Community and Idealism: Bonhoeffer’s Wisdom For the American Church

He who loves his dream of community more than the Christian community itself becomes a destroyer of the latter, even though his personal intentions may be ever so honest and earnest and sacrificial. This quote, from Bonhoeffer's classic Life Together, is also part of a chapter from a new book of essays entitled Called To Community (ed. Charles E. Moore). You can check out the current Patheos Book Club happening around this book here.Bonhoeffer's essay centers on the subject of idealism, and … [Read more...]

Come With Me: Brian Zahnd’s Water To Wine Plea

The following is an excerpt from the last chapter of Brian Zahnd’s brand new memoir Water To Wine. It's been an honor to feature excerpts here over the last couple months, and I cannot recommend this book enough. Chapter 9 gives us a powerful, personal plea to "Come with me":I prayed this prayer, "O God, I want to dedicate the rest of my life to knowing you as you are revealed in Christ. As much as I can mean anything in a single moment, I mean this prayer. Help me to know you. Amen … [Read more...]

Brian Zahnd: The Hope of Western Christianity is Mysticism

The following is an excerpt from Chapter 8 of Brian Zahnd’s brand new memoir Water To Wine. Brian has been gracious enough to let me share portions from each chapter every week for the next couple months. Chapter 8 offers a beautiful creation-centric vision of recovering Christian mysticism:When Karl Rahner predicted that "the devout Christian of the future will either be a mystic or he will cease to be anything at all" he was keenly prescient. Indeed, the hope for vibrant Christianity in … [Read more...]

Sacred Interruptions: An Unusual Kind of Grace

The following is a guest post by A.J. Swoboda, a pastor, professor, and author from Portland, OR. His new book, The Dusty Ones, is on sale now.There’s that old story of the German philosopher Arthur Schopenhauer. One day, Mr. Schopenhauer walked down the street only to bump into, head on, another pedestrian who walked casually without paying attention to where they were going.Totally involved in his own self-involvement, the pedestrian asked Schopenhauer, “Who do you think you are?” T … [Read more...]

Resurrection is the Christian term for defiance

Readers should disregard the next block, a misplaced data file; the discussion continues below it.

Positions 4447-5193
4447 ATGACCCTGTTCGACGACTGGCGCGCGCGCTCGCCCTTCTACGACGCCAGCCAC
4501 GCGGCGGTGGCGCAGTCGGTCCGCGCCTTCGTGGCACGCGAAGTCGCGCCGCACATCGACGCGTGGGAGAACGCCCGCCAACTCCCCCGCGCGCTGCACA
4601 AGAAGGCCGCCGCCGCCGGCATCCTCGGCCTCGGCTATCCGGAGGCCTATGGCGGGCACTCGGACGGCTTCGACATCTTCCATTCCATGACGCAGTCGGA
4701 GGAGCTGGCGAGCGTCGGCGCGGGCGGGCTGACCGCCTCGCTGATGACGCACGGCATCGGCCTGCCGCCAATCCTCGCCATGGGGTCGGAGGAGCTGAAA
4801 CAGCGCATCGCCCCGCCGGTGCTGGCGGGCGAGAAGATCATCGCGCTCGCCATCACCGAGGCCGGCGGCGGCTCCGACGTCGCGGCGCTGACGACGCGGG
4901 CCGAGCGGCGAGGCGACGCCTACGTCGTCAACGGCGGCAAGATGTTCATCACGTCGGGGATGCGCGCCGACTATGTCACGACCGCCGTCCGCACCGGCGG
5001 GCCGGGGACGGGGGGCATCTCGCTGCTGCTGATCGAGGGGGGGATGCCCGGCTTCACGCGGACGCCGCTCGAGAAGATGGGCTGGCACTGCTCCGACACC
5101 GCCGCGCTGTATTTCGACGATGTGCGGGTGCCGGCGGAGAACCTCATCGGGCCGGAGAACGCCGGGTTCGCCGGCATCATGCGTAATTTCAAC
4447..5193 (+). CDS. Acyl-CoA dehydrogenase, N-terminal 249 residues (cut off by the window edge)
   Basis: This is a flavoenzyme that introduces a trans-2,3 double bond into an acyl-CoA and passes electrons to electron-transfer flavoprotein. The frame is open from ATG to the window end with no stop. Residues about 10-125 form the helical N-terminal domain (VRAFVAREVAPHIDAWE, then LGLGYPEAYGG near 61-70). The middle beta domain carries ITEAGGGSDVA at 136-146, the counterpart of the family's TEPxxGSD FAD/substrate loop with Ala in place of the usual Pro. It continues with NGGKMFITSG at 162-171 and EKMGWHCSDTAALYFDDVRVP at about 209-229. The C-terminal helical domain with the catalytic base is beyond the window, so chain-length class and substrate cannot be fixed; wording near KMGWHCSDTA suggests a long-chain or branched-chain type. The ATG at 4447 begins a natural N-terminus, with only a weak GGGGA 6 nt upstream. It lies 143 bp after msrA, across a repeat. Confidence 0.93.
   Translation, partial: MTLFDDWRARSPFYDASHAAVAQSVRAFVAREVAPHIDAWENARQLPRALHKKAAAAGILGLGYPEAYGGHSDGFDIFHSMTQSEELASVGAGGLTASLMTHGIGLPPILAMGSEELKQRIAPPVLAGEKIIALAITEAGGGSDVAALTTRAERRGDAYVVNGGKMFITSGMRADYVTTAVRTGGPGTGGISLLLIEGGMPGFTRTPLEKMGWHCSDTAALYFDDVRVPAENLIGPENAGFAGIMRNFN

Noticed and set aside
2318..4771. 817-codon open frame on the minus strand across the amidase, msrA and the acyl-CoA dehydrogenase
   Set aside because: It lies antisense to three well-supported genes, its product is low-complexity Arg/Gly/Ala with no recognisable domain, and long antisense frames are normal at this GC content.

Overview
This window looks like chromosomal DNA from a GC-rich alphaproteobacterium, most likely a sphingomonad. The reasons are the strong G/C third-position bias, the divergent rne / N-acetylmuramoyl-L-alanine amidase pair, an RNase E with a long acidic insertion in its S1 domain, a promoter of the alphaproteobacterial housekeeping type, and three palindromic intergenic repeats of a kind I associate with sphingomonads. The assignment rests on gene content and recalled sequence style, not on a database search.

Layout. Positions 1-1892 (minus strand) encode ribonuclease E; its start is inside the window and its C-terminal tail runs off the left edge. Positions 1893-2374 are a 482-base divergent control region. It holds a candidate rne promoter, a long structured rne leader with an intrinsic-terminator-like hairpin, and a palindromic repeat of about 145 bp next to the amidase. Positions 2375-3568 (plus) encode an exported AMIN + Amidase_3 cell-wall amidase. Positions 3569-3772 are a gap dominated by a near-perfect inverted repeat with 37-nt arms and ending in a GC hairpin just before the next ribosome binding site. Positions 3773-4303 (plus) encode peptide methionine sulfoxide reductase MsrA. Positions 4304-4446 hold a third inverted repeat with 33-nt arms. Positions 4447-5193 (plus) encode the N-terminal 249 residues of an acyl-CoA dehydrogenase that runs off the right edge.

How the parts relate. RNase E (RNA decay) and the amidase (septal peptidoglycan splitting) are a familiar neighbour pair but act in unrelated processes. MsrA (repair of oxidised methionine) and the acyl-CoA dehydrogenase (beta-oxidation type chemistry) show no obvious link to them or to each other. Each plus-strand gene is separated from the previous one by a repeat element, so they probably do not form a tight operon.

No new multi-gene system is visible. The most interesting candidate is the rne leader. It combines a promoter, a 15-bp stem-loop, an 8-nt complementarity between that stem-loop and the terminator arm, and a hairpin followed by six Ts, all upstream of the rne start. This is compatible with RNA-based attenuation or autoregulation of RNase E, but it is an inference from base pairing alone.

In a wonderful op-ed for The Guardian, Canon Giles Fraser talks about what Easter and resurrection mean for his centuries-old parish in South London: On Sunday morning, just before dawn, a group of us gathered outside church and kindled a small bonfire. From there we passed the flame to a large candle and processed it into the nave – the tentative, flickering light illuminating the dark corners of the building. And from that large candle, we all lit our own individual candles, passing the light … [Read more...]

Political Choices and Decisions For Jesus

As the Republican and Democratic primaries rage on, folks across the country are being faced with a choice. For some that choice is a difficult one; for others it's a matter of sanity versus outright stupidity.And I'll admit, when it comes to the two GOP frontrunners, Decision '16 pretty cut and dry for me: #NeverEither.But these political choices have me thinking about another choice, and maybe the parallel is more obvious than ever in this political season. Namely, the choice, the … [Read more...]

America Walks the Emmaus Road: Brian Zahnd on the Secular and the Sacred

The following is an excerpt from Chapter 7 of Brian Zahnd’s brand new memoir Water To Wine. Brian has been gracious enough to let me share portions from each chapter every week for the next couple months. Chapter 7 may be the fullest exposition of Bishop BZ's central thesis: that more secularism is precisely what the church doesn't need (and more sacredness is precisely what we do need). And it starts with a timely illustration:A sense of the sacred may be what we need most of all right n … [Read more...]

Victory Over the Devil: Jeremy Myers On the Accuser and the Atonement

On the cross, Jesus was victorious over sin, death, and the devil. While Christians often understand how Jesus was victorious over sin and death, we sometimes struggle with how Jesus defeated the devil. We must not think that between His trial and His resurrection, Jesus engaged in some sort of cosmic Western gun duel with Satan. It was not as if Jesus and Satan met on some dusty road in hell, each one squinting and grimacing at the other waiting to see who would draw first with the end result … [Read more...]

Gentler, Quieter, More Patient: Brian Zahnd Leaves Immature Faith Behind

The following is an excerpt from Chapter 6 of Brian Zahnd’s brand new memoir Water To Wine. Brian has been gracious enough to let me share portions from each chapter every week for the next couple months. This chapter dives into a particular part of Brian's transition, inspired by St. Francis - from immature impatience to a gentler, quieter faith:I had cut my teeth on the eighteenth and nineteenth-century revivalists, but after three decades of that kind of Christianity, I came to real … [Read more...]

Brian Zahnd on the Anger and Fear Destroying Practice of Contemplative Prayer

The following is an excerpt from Chapter 5 of Brian Zahnd’s brand new memoir Water To Wine. Brian has been gracious enough to let me share portions from each chapter every week for the next couple months. This one builds upon the previous steps in Brian's journey by disclosing the anger and fear destroying practice of contemplative prayer:Contemplative prayer is prayer without agenda, and largely without words. But this is not to be confused with just "thinking" about something. This is b … [Read more...]


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